5

How can I get the same height on the second root-sign as the first?;

$$\sqrt{\tfrac{1+2\cdot4a^2+(4a^2)^2}{16a^2}}
=\sqrt{\tfrac{1+2\cdot4a^2+(4a^2)^2}{(4a)^2}}$$

I've tried different methods using \smash, \vphantom and \rule[]{}{} but could not work out which was the best and most 'proper' way of solving this 'problem'. TIA.

  • Thanks for all help, but I cannot understand why the ^2 cannot go under the \smash command in the solution suggested by Mico. The following two examples does not result in the same display: \smash{(4a)}^2 and \smash{(4a)^2} (Sorry, did not know how to type in the comment box to get better display of codes.) – mf67 Jul 24 at 10:31
  • If you compare the outputs of \smash{(4a)}^2 and \smash{(4a)^2}, you'll notice that the exponent is placed higher relative to the baseline if the scope of \smash includes the exponent -- not by a huge amount, for sure, but by about 1 or 2 points. This difference results in a slight increase in the overall height of the denominator which, in turn, explains why LaTeX sees fit to employ a taller (and deeper) square root symbol when it processes \smash{(4a)^2}. – Mico Jul 24 at 12:31
6

What you need to do is replace (4a)^2 in the second denominator with either \smash{(4a)}^2 or \smash[b]{(4a)}^2. This yields compact-looking square root terms, and it works with both \tfrac and \dfrac.

Observe that if you, alternatively, replaced 16a^2 in the first denominator with 16a^2\mathstrut, the two square root symbols would also have equal sizes. However, they would be much taller -- excessively and unnecessarily so, IMNSHO -- than with the adjustment suggested above.

enter image description here

\documentclass{article}
\usepackage{amsmath} 
\begin{document}
\[
 \sqrt{\dfrac{1+2\cdot4a^2+(4a^2)^2}{16a^2}}
=\sqrt{\dfrac{1+2\cdot4a^2+(4a^2)^2}{\smash{(4a)}^2}}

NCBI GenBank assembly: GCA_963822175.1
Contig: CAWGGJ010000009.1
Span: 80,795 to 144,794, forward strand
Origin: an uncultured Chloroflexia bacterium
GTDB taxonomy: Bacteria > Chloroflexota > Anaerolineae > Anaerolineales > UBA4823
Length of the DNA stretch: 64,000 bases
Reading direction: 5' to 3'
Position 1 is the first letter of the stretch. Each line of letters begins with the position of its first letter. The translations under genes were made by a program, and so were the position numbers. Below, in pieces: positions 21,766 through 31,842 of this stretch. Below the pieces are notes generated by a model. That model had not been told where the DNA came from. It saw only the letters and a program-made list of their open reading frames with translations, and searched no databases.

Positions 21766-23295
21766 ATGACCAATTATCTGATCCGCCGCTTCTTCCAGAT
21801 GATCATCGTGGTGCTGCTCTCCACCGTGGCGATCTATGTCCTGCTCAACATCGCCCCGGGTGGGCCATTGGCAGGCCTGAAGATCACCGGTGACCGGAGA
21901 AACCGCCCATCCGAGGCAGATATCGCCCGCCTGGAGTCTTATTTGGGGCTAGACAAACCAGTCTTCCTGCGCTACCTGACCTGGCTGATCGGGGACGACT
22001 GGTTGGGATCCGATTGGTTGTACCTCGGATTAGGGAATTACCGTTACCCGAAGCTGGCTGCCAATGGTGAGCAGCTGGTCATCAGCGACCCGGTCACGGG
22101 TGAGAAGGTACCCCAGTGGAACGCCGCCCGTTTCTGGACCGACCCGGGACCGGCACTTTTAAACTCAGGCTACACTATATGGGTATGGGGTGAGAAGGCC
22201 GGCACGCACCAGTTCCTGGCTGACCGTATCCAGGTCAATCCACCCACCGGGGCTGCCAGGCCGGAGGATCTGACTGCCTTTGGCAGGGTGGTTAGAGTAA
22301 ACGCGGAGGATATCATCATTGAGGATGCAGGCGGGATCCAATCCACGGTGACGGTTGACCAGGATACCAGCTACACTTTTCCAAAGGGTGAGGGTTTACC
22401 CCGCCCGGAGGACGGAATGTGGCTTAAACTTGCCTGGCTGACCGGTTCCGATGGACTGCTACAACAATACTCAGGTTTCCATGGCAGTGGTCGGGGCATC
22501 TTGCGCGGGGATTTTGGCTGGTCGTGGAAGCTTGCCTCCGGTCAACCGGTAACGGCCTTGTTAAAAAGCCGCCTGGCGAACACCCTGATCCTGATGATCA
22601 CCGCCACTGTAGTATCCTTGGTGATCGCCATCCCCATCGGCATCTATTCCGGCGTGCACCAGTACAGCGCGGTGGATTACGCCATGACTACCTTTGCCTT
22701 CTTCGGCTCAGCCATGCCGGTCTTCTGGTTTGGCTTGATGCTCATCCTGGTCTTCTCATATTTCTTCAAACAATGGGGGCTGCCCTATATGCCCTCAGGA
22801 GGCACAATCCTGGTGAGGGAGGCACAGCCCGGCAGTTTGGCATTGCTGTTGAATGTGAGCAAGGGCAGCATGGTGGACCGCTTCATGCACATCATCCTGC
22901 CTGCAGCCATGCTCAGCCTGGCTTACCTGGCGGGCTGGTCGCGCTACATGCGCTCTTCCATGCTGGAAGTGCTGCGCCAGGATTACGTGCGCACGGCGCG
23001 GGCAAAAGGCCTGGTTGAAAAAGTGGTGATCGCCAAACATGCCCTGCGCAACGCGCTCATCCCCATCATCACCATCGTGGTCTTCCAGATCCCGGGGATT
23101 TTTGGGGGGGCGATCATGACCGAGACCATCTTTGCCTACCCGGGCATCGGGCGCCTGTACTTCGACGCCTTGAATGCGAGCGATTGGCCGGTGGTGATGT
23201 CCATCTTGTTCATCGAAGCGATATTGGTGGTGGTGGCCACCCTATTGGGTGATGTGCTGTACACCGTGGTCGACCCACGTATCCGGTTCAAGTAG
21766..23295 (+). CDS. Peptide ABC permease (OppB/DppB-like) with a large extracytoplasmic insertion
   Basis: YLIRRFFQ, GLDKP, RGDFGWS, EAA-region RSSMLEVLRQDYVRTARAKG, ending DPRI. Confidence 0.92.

\]

\[
 \sqrt{\tfrac{1+2\cdot4a^2+(4a^2)^2}{16a^2}}
=\sqrt{\tfrac{1+2\cdot4a^2+(4a^2)^2}{\smash{(4a)}^2}}
\]
\end{document}
  • Please see comment in the question, I might have put it in the wrong place… Perhaps it should have been here. – mf67 Jul 24 at 10:34
  • @mf67 - Please see the comment I left below your follow-up comment. Did I answer your question? Please advise. – Mico Jul 24 at 12:35
  • I don't fully understand the effect of \smash it seems. I thought that \smash{(4a)^2} would remove any height and 'equal' it to, e.g. an "a" or "x" and thus not extend the root sign any deeper. Instead it seems like it, as you write, places the exponent higher, but normal, than in \smash{(4a)}^2 and thus forces down the base and therefore the depth of the root sign. A 0-height box, as I thought \smash{(4a)^2} was, would not do that? The \smash{(4a)}^2 'compress' the exponent and, although not extremely disturbingly 'ugly', it looks a bit different from the a^2 in the numerator. – mf67 Jul 24 at 17:12
  • @mf67 - I don't thinks it's entirely correct to call \smash{(4a)^2} a "zero-height box". Please compile \[ \sqrt{\frac{1+2\cdot4a^2+(4a^2)^2}{\smash{(4a)}^2}} = \sqrt{\frac{1+2\cdot4a^2+(4a^2)^2}{\smash{(4a)^2}}} = \sqrt{\frac{1+2\cdot4a^2+(4a^2)^2}{\smash{\smash{(4a)^2}}}} \]. You'll see that the square root term in the middle, which contains \smash{(4a)^2}, is taller than the other two. It looks like it's necessary to \smash the term (4a)^2 twice in order to obtain the compact square root expression shown on the left. That's why I recommended writing \smash{(4a)}^2... – Mico Jul 24 at 17:47
  • @mf67 - If this topic continues to puzzle you, may I suggest that you post a new query, in which you would ask for an explanation of how exactly \smash works? There are some amazing TeX wizards on this site; they can explain how \smash works in all gory detail -- and much much better than I ever could. – Mico Jul 24 at 17:50
11

Equalizing radicals is something of a black art.

The difference is due to the right hand side having parentheses. We can cope with this by adding \mathstrut in the left hand side denominator. But this makes TeX choose the next size for the radical. Using \smash[b]{...} for the denominator doesn't help.

The problem is that \tfrac imposes \textstyle, which has raised denominators. One could use \cramped from mathtools, but there's a slicker solution:

\documentclass{article}
\usepackage{amsmath}

\begin{document}

\[
\textstyle
\sqrt{\frac{1+2\cdot4a^2+(4a^2)^2}{\mathstrut 16a^2}}
=\sqrt{\frac{1+2\cdot4a^2+(4a^2)^2}{(4a)^2}}
\]

\end{document}

enter image description here

5

A simple \vphantom will do the trick. And, please, don't use the plain TeX construct $$ ... $$ for unnumbered displayed equations. Use [ ... \] instead.

\documentclass[11pt, a4paper]{article}
\usepackage{amsmath}

\begin{document}

\[ \sqrt{\tfrac{1+2\cdot4a^2+(4a^2)^2}{\vphantom{)}16a^2}} =\sqrt{\tfrac{1+2\cdot4a^2+(4a^2)^2}{(4a)^2}} \]

\end{document}

enter image description here

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